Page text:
# Write an equation in point slope form that is parallel

If you said -7, you are correct!!. We needed to write it this way so we could get the slope. It is just one method to writing an equation for a line. The Nitty Gritty Details Let's take a closer look. A review of the main results concerning lines and slopes and then examples with detailed solutions are presented.

When we write e we're capturing that entire process in a single number -- e represents all the whole rigmarole of continuous growth. So we start drawing an increasing solution and when we hit an arrow we just make sure that we stay parallel to that arrow.

We use dot products to find the angle measurements between two vectors; the cosine of the angle between two vectors is the dot product of the vectors, divided by the product of each of their magnitudes: Using the Point-Slope Form of a Line Another way to express the equation of a straight line Point-slope refers to a method for graphing a linear equation on an x-y axis.

Direction Fields This topic is given its own section for a couple of reasons. But for an imaginary rate. Note, that you should NEVER assume that the derivative will change signs where the derivative is zero. Natural Log is About Time The natural log is the inverse of e, a fancy term for opposite. What is the slope of a vertical line.

Note that all the x values on this graph are 5. And it's beautiful that every number, real or complex, is a variation of e. Writing a 3D vector in terms of its magnitude and direction is a little more complicated. Point-slope form is all about having a single point and a direction slope and converting that between an algebraic equation and a graph. So rather than rotating at a speed of i frac pi 2which is what a base of i means, we transform the rate to: We learned about determinants of matrices here in the The Matrix and Solving Systems with Matrices section.

There are two nice pieces of information that can be readily found from the direction field for a differential equation. So, Euler's formula is saying "exponential, imaginary growth traces out a circle". I think it helps the ideas pop, and walking through the article helped me find gaps in my intuition.

It's "just" twice the rotation: Why Is This Useful. The natural log gives us the time needed to hit our desired growth. Brian Slesinsky has a neat presentation on Euler's formula Visual Complex Analysis has a great discussion on Euler's formula -- see p.

On the Cartesian plane[ edit ] Lines in a Cartesian plane or, more generally, in affine coordinatescan be described algebraically by linear equations.

Any straight line in a rectangular system has an equation of the form given above. When I see 34, I think of it like this: You may also see problems like this, where you have to tell whether the statement is true or false.

This means if we go back 1. Or, you could rotate it first and the grow. And now we modify that rate again by i: We start with 1 and want to change it. Having a rate of 2Ri means we just spin twice as fast, or alternatively, spin at a rate of R for twice as long, but we're staying on the circle.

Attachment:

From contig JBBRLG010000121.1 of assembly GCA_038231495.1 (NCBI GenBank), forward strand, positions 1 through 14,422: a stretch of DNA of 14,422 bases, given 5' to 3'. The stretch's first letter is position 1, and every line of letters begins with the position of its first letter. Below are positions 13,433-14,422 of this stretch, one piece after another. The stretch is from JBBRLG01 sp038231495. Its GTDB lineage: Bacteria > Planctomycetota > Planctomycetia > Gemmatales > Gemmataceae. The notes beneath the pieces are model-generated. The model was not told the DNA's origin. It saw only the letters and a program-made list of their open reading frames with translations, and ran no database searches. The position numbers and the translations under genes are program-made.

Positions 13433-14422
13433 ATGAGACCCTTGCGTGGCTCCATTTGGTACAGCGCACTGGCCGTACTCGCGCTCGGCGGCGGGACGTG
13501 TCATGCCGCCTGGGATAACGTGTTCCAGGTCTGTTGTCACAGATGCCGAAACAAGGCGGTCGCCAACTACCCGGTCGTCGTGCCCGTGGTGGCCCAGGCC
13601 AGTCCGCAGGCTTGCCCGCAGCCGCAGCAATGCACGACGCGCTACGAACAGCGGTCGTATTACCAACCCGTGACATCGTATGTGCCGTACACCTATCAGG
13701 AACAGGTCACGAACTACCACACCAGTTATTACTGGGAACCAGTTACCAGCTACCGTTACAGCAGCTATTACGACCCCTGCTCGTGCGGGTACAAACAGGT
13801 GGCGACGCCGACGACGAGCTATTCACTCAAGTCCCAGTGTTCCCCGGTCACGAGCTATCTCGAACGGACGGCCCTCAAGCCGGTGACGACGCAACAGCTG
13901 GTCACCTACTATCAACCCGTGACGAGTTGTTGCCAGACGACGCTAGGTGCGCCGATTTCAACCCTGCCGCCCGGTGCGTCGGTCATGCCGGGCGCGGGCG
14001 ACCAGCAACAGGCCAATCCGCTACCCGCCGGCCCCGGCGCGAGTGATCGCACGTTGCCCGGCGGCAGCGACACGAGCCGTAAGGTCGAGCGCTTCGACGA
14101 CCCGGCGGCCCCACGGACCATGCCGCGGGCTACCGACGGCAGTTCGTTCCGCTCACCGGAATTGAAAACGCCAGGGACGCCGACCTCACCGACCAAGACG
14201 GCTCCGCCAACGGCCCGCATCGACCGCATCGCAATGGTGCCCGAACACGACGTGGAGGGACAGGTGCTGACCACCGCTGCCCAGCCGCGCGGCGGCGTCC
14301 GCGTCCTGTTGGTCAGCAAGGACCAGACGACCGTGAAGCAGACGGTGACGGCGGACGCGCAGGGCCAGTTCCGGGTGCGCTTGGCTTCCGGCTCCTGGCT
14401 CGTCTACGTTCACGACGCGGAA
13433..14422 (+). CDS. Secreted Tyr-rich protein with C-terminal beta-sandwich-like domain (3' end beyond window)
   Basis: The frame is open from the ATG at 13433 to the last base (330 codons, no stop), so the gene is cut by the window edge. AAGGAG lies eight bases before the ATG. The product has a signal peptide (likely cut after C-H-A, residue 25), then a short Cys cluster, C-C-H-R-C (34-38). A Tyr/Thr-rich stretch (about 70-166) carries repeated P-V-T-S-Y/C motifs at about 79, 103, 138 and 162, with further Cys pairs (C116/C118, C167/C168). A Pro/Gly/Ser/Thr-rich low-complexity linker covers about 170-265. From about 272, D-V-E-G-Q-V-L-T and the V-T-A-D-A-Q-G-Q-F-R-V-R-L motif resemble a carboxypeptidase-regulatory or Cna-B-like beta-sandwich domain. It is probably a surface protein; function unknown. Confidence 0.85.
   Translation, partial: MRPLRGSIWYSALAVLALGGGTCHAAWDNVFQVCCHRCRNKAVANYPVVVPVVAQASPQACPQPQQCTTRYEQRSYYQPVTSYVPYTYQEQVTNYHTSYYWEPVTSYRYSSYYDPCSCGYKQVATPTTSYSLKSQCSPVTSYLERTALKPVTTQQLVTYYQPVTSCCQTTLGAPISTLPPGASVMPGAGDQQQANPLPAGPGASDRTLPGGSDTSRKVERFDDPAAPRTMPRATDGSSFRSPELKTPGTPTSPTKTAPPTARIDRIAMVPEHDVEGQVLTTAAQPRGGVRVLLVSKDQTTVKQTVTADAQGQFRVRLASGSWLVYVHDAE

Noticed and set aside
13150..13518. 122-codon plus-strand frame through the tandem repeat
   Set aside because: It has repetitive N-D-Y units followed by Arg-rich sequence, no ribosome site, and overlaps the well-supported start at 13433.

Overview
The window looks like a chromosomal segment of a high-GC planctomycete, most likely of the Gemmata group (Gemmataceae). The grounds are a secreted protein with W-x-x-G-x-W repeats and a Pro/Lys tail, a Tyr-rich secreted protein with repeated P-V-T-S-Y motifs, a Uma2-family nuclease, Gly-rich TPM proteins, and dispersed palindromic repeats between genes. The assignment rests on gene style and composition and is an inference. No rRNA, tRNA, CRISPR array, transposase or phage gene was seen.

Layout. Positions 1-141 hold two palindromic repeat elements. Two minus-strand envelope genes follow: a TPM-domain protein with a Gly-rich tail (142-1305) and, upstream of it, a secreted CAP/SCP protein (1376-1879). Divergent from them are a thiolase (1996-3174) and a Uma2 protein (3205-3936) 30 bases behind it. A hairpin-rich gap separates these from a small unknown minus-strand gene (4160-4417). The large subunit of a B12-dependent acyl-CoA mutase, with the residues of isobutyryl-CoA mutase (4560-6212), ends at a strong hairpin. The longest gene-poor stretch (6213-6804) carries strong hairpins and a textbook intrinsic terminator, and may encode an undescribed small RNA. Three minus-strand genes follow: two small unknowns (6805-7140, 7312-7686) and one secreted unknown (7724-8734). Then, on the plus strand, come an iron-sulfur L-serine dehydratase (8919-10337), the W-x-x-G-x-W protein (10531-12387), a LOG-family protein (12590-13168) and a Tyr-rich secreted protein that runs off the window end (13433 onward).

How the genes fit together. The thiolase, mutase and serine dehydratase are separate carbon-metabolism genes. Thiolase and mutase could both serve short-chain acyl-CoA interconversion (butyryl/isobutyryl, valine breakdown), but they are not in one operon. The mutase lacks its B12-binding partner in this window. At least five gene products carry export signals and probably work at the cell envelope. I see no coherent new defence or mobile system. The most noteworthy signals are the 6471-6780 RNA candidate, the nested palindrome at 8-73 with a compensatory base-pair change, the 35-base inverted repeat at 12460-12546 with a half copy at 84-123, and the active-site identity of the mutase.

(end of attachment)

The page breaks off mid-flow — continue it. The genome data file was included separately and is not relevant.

Regular growth compounds in our original direction, so we go 1, 2, 4, 8, 16, multiplying 2x each time and staying in the real numbers.

Since parallel lines have the same slope what do you think the slope of any parallel line to this line is going to be. Surprisingly, this does not change our length -- this is a tricky concept, because it appears to make a triangle where the hypotenuse must be larger.

As mentioned above, the slopes of perpendicular lines are negative reciprocals of each other. In order to start with 1 and grow to i we need to start rotating at the outset. We know how to use the point-slope form, so the final answer is: Note that you want to look at where you end up in relation to where you started to see the resulting vector.

Multiplying by a negative number changes the direction of that vector. You can also type in more problems, or click on the 3 dots in the upper right hand corner to drill down for example problems. Writing Linear Equations Date_____ Period____ Write the slope-intercept form of the equation of each line.

Write the point-slope form of the equation of the line described. 17) through: (4, 2), parallel to. If we have a point, and a slope, m, here's the formula we Algebra > Lines > Finding the Equation of a Line Given a Point and a Slope. Page 1 of 2. Finding the Equation of a Line Given a Point and a Slope.

If we have a point, Parallel Lines. Perpendicular Lines. Graphing Linear Inequalities. After completing this tutorial, you should be able to: Find the slope of a line that is parallel to a given line. Find the slope of a line that is perpendicular to a given line.

Solving Equations Involving Parallel and Perpendicular Lines cwiextraction.com© September 22, 4 Example – Find the slope of a line perpendicular to the line whose equation is y – 3x = 2. Example – Find the slope of a line perpendicular to the line whose equation is 3x – 7y = 6. Example 5: Find an equation of the line that passes through the point (-2, 3) and is parallel to the line 4x + 4y = 8 Solution to Example 5: Let m 1 be the slope of the line whose equation is to be found and m 2 the slope of the given line. Rewrite the given equation in slope intercept form and find its slope. 4y = -4x + 8 Divide both sides by 4. Straight-Line Equations: Point-Slope Form. Slope-Intercept Form Point-Slope Form Parallel, Perpendicular Lines. You can use the Mathway widget below to practice finding a line equation using the point-slope formula.